N.Y. market off list after ‘Life’ ad

Nielsen has de-listed all the stations in the nation’s largest market for last Friday’s access slot, due to a newspaper ad urging Nielsen families to tune into “You Bet Your Life.”

Even mentioning Nielsen in spots during the all-important sweeps period is an extreme no-no and virtually assures that the station’s ratings for the program will be thrown out of the ratings book for the day or longer.

“Nielsen Families, meter check tonight, watch Bill Cosby,” touted the spot, purchased by “You Bet’s” parent Carsey-Werner Distribution.

As a result of the quarter-page ad–an apparent first for theTV industry–Nielsen de-listed all of the Gotham stations from 7-7:30 p.m. Friday evening.

“We’re doing that because we don’t know what the full effect of the ad will be on the marketplace,” explained a Nielsen spokeswoman.

C-W Distribution prez Bob Jacobs Friday defended the ad, insisting that he violated none of the existing Nielsen rules. He cited one reg that prohibits clients from obtaining the address of a Nielsen household or other information about Nielsen families, but nothing concerning ads.

In response, the Nielsen spokeswoman said, “They’re doing everything but knocking on their (Nielsen families’) doors with this ad.”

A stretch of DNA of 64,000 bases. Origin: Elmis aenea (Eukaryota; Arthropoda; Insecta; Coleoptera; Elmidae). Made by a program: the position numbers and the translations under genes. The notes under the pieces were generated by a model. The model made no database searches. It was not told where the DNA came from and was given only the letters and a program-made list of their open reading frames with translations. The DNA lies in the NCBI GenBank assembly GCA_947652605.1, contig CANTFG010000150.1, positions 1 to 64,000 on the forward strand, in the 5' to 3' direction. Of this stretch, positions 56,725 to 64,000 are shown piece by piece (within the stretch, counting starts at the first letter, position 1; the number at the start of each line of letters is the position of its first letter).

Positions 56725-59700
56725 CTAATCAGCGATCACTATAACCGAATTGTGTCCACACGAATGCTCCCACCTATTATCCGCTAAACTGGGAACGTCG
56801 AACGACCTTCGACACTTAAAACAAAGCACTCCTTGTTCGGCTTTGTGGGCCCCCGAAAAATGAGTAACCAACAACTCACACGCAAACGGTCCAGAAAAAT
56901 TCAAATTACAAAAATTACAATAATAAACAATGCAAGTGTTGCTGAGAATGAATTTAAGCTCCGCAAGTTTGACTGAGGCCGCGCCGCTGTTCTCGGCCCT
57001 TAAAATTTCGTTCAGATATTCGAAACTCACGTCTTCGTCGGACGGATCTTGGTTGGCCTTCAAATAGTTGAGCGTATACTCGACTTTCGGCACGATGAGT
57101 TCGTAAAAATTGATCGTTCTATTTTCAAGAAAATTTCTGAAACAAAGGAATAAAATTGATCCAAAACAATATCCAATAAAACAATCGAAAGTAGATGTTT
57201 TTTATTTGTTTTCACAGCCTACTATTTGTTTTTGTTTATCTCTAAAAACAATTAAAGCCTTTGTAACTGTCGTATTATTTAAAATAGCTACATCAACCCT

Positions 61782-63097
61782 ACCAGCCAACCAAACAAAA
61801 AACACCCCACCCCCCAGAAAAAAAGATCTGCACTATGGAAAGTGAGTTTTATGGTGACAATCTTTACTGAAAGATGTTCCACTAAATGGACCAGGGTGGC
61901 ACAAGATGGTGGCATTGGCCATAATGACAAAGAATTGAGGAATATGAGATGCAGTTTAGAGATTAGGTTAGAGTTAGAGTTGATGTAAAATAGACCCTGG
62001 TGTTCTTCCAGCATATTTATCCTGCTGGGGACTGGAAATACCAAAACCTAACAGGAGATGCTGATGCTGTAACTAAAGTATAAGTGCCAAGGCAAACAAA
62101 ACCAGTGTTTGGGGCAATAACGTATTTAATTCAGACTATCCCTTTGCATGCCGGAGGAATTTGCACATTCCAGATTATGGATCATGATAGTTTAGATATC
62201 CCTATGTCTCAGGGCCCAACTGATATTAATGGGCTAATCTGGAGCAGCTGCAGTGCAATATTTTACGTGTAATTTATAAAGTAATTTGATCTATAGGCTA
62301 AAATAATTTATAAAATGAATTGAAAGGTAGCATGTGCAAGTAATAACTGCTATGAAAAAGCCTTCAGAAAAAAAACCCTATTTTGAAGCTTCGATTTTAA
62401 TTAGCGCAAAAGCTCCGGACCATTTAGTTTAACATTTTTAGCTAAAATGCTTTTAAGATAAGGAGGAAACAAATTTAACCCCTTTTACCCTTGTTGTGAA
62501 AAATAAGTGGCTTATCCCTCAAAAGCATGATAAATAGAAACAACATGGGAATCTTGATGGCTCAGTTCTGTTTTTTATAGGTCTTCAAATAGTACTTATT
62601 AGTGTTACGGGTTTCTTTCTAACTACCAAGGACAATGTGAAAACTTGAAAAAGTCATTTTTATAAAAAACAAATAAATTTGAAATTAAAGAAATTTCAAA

“I wasn’t aware it was going to run,” said station general manager Bud Carey. “I was a bit aghast when I saw it.”

However, after speaking with Carsey-Werner execs, Carey said he does believe they were simply unaware of the Nielsen rules.

According to Nielsen guidelines cited by the company rep, any time a station or programmer runs any type of advertising soliciting Nielsen homes, the service reserves the right to review the situation. In some cases, the program is simply de-listed; in cases like this one, the entire market is dismissed for the half-hour. And other times, there is no response.

Jacobs faulted Nielsen, questioning whether “Nielsen families are so stupid that someone would say, ‘Hey, honey, this ad says our meter is on the blink. We have to watch Cosby tonight to fix it.’ ”

The controversy is reminiscent of a similar incident several years ago when then-KABC-TV general manager John Severino ran a news series on Nielsen families during the May sweeps.

The blatant tactic, which included an interview with the head of Nielsen, brought a swift de-listing from the ratings company.

Severino also took issue with the rules, which required that all broadcasts be de-listed if someone on a broadcast mentioned Nielsen families. The G.M. theatened to have his anchors mention the unmentionable only on Thursday nights, which would have wiped out the huge lead-in advantage provided then from “L.A. Law” for KNBC-TV’s 11 p.m. news.

Although he never carried out his threat, Severino said it made the ratings service think twice about its rules.

C-W’s move was seen as a desperate move to boost ratings during the critical November sweeps. Since debuting on WCBS-TV this fall, “You Bet” has done little for the station’s ratings. According to Nielsen statistics for the first week of the November sweeps, the program generated a 4 rating/7 share, to finish dead last in the key 7 p.m. race.

The comedy gameshow appears to beworking better outside the nation’s two largest TV markets, N.Y. and L.A.

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